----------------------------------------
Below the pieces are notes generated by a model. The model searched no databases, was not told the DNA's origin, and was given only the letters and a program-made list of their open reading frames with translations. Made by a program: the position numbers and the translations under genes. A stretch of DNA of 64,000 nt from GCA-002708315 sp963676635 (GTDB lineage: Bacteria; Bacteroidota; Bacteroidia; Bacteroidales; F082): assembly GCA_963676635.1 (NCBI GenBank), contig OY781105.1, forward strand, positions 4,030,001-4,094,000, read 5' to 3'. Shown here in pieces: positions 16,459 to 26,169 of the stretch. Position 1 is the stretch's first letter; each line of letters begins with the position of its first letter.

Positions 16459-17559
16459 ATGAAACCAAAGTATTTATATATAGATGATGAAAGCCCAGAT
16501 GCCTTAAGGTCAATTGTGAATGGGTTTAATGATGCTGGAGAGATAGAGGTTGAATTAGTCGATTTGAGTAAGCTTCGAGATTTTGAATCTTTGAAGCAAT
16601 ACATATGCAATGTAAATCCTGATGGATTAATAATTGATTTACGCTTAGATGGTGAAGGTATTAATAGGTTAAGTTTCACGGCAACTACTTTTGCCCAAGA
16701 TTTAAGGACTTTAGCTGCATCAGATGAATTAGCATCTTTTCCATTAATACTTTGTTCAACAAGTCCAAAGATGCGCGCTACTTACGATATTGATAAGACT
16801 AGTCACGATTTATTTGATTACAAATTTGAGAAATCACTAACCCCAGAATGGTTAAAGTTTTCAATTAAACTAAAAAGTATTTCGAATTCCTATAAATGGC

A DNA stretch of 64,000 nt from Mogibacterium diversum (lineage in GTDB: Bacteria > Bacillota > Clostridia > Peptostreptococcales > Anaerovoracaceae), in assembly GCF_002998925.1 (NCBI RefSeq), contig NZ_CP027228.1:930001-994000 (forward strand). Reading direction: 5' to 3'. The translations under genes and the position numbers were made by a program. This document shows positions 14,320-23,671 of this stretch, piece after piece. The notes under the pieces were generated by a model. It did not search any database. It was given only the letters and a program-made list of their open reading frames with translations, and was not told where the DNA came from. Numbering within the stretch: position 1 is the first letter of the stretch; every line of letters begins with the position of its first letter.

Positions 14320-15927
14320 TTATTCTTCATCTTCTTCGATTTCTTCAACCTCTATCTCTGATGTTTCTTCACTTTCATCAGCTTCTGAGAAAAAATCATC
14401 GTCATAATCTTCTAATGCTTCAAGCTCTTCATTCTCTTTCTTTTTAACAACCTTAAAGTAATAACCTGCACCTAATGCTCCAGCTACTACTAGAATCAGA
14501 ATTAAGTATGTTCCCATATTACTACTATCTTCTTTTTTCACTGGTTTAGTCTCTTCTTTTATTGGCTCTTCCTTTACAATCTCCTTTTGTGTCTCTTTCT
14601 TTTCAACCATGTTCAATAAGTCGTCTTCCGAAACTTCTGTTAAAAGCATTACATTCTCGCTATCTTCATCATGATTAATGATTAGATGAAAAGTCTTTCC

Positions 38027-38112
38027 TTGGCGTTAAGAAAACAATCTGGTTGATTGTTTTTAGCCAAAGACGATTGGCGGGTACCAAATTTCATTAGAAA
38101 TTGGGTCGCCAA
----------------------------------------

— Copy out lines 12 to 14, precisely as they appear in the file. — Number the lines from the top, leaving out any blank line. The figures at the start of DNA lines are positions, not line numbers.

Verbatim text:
14501 ATTAAGTATGTTCCCATATTACTACTATCTTCTTTTTTCACTGGTTTAGTCTCTTCTTTTATTGGCTCTTCCTTTACAATCTCCTTTTGTGTCTCTTTCT
14601 TTTCAACCATGTTCAATAAGTCGTCTTCCGAAACTTCTGTTAAAAGCATTACATTCTCGCTATCTTCATCATGATTAATGATTAGATGAAAAGTCTTTCC

Positions 38027-38112